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Kyoto: Tradable greenhouse emission permits in the transport sector


  • Leo Dobes


Tradable permits in greenhouse gases are a key, last-minute provision incorporated in the Protocol agreed in Kyoto in December 1997, but the details of any future scheme remain to be negotiated. If an effective scheme is to be implemented, it needs to take account of issues such as the fact that international transport emissions are currently recorded, but not attributed to specific countries; possible distortions, because the Kyoto Protocol targets only radiatively direct greenhouse gases; the need for compatibility with 'green' national accounts, and business accounting conventions for treating environmental assets and liabilities; and the need for scientific clarification on the calculation of CO 2 equivalents for long-term carbon sinks. Given the transaction costs involved in tradable permit schemes, it is worth asking whether a carbon tax may be preferable in sectors such as transport.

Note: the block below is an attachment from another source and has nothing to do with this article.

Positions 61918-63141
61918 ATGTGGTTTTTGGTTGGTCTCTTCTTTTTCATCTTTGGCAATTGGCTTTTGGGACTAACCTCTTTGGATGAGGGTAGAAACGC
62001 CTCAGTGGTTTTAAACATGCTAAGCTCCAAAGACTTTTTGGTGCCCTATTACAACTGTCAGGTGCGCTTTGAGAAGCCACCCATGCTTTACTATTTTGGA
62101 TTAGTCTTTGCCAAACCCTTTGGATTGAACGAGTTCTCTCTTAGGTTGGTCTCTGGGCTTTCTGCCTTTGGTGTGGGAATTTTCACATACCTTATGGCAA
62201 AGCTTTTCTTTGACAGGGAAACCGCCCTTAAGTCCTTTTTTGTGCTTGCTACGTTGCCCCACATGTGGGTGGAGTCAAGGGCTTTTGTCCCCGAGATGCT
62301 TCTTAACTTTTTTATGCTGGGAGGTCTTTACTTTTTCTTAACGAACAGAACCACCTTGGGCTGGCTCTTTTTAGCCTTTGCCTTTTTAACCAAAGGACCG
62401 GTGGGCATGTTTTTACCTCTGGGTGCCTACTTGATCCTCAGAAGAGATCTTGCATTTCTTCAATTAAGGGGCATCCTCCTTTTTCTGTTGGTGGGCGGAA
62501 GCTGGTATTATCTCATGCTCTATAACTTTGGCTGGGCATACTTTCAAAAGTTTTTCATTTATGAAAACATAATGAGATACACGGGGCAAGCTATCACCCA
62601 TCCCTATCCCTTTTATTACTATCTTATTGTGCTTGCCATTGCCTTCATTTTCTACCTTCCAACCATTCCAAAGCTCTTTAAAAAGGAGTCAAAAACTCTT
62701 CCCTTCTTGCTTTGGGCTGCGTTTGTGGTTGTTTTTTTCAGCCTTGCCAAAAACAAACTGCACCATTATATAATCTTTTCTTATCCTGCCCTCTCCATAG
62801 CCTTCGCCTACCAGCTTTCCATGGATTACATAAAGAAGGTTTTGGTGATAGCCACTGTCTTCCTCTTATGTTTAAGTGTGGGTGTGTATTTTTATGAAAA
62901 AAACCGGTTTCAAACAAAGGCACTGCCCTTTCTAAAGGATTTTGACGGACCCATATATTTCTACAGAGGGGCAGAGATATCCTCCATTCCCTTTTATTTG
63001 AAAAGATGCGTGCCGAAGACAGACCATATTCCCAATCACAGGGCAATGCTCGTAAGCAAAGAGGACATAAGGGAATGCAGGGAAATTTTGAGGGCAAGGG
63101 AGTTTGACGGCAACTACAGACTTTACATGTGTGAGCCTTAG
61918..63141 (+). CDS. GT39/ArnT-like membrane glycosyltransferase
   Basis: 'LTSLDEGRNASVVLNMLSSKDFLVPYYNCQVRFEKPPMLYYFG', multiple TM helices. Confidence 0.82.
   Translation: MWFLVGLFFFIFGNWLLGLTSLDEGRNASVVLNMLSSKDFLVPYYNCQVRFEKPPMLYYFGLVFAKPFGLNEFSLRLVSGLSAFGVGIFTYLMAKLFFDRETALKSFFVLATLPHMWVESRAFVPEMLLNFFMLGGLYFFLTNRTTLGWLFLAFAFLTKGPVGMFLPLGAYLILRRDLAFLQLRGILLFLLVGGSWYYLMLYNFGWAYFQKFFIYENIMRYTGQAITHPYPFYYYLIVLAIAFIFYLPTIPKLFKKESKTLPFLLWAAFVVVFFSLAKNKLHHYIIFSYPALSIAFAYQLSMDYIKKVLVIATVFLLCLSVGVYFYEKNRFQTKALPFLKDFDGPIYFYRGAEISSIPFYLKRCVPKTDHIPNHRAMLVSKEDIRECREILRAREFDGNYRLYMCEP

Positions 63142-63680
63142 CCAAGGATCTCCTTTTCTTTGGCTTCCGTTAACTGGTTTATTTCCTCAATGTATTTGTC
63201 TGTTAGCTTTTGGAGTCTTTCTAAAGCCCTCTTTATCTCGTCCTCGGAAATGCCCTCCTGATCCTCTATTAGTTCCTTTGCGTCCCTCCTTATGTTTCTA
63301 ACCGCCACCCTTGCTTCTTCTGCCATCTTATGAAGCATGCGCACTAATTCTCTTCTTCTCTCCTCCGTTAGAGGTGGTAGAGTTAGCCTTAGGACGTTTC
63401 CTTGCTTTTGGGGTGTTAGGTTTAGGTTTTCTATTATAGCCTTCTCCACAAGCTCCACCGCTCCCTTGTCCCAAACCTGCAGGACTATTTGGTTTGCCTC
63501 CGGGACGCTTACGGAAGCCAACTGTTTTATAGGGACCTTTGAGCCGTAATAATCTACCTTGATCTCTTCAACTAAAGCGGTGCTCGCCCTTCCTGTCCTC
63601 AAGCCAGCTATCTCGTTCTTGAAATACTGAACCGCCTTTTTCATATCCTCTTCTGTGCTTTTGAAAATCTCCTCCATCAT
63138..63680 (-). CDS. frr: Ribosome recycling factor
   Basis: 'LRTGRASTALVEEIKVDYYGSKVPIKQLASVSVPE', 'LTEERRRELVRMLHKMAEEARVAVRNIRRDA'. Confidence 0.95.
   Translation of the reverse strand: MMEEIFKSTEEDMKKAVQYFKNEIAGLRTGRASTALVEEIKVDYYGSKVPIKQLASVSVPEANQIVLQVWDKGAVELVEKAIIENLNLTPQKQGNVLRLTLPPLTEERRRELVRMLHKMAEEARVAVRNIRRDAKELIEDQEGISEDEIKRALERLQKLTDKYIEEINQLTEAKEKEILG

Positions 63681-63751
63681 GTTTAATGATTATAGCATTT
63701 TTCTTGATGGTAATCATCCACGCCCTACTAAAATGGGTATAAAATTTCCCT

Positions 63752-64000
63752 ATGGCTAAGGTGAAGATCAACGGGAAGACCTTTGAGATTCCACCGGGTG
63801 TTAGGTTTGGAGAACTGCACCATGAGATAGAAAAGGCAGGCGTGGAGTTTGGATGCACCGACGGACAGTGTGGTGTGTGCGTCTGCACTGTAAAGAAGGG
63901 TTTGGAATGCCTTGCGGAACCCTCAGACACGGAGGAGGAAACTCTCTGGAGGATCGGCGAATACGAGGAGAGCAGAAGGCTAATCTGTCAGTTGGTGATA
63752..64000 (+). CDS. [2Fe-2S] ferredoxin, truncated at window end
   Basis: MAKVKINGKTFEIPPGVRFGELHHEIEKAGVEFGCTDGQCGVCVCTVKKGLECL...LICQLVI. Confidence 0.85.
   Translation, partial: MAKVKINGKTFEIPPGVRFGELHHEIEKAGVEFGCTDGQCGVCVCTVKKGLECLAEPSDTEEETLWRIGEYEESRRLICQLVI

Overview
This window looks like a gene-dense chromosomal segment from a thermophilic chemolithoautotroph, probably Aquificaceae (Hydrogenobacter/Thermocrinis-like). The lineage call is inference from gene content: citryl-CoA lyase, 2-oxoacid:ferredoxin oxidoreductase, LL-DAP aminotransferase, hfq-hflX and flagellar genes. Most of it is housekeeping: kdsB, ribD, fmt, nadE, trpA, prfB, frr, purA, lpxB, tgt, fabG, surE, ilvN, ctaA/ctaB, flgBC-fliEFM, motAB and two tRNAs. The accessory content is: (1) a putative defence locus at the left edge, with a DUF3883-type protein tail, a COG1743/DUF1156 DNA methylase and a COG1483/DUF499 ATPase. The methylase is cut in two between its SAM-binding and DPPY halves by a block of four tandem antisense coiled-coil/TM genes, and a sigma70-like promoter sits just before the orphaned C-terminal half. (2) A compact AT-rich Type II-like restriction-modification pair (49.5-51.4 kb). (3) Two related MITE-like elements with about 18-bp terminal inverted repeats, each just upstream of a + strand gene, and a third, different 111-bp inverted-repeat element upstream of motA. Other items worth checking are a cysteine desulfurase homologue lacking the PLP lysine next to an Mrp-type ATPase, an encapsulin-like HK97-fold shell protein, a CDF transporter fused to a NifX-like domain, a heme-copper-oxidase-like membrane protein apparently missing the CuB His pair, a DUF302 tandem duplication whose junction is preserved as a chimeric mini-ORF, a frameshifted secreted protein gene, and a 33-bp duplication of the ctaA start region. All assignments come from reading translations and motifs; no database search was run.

Suggested Citation

  • Leo Dobes, 1999. "Kyoto: Tradable greenhouse emission permits in the transport sector," Transport Reviews, Taylor & Francis Journals, vol. 19(1), pages 81-97, January.
  • Handle: RePEc:taf:transr:v:19:y:1999:i:1:p:81-97
    DOI: 10.1080/014416499295682

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    Cited by:

    1. David Banister & Michael Browne & Moshe Givoni, 2010. "Transport Reviews—The 30-super-th Anniversary of the Journal," Transport Reviews, Taylor & Francis Journals, vol. 30(1), pages 1-10, January.

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